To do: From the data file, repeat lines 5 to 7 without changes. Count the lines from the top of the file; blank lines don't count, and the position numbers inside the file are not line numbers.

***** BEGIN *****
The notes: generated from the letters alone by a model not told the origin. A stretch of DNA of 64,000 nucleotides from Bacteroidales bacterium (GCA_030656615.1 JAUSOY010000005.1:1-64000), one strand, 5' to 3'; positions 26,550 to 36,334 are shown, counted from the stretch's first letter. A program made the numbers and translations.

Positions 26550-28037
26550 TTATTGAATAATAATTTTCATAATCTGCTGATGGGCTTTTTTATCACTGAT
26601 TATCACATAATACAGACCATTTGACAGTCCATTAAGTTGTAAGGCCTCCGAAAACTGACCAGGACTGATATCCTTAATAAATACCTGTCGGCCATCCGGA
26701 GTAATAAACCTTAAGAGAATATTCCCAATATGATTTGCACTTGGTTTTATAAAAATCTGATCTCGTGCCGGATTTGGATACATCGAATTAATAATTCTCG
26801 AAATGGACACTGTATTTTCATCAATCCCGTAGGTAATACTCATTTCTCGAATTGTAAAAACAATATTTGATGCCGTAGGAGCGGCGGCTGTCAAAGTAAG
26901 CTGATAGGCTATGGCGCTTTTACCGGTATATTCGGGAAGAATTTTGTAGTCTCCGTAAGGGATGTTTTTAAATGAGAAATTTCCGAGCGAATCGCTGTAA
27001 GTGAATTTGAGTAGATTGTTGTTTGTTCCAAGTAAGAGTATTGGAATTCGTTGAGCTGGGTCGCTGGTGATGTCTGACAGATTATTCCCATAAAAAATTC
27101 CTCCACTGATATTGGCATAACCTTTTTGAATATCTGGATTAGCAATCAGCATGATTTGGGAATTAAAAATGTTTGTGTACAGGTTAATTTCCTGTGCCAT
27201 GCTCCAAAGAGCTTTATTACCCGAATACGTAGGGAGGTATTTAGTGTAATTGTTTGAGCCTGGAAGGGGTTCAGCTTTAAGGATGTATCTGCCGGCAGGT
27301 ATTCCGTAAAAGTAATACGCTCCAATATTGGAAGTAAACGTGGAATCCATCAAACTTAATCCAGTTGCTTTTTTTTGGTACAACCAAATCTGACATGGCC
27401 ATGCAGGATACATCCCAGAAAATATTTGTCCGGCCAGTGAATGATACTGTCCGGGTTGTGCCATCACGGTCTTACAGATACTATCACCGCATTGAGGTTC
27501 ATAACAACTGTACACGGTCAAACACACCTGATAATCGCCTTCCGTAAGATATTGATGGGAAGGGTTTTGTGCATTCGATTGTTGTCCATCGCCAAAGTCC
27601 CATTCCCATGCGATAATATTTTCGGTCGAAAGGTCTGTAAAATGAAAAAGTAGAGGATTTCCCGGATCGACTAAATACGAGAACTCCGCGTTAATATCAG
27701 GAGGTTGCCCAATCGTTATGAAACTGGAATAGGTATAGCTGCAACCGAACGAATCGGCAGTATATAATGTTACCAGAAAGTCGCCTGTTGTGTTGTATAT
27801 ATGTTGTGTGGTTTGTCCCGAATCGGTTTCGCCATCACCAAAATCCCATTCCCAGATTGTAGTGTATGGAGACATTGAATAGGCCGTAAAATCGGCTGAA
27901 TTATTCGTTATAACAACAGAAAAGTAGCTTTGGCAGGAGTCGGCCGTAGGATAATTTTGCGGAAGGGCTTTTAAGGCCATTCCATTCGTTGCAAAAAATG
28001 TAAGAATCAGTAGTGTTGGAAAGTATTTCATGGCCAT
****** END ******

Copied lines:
26701 GTAATAAACCTTAAGAGAATATTCCCAATATGATTTGCACTTGGTTTTATAAAAATCTGATCTCGTGCCGGATTTGGATACATCGAATTAATAATTCTCG
26801 AAATGGACACTGTATTTTCATCAATCCCGTAGGTAATACTCATTTCTCGAATTGTAAAAACAATATTTGATGCCGTAGGAGCGGCGGCTGTCAAAGTAAG
26901 CTGATAGGCTATGGCGCTTTTACCGGTATATTCGGGAAGAATTTTGTAGTCTCCGTAAGGGATGTTTTTAAATGAGAAATTTCCGAGCGAATCGCTGTAA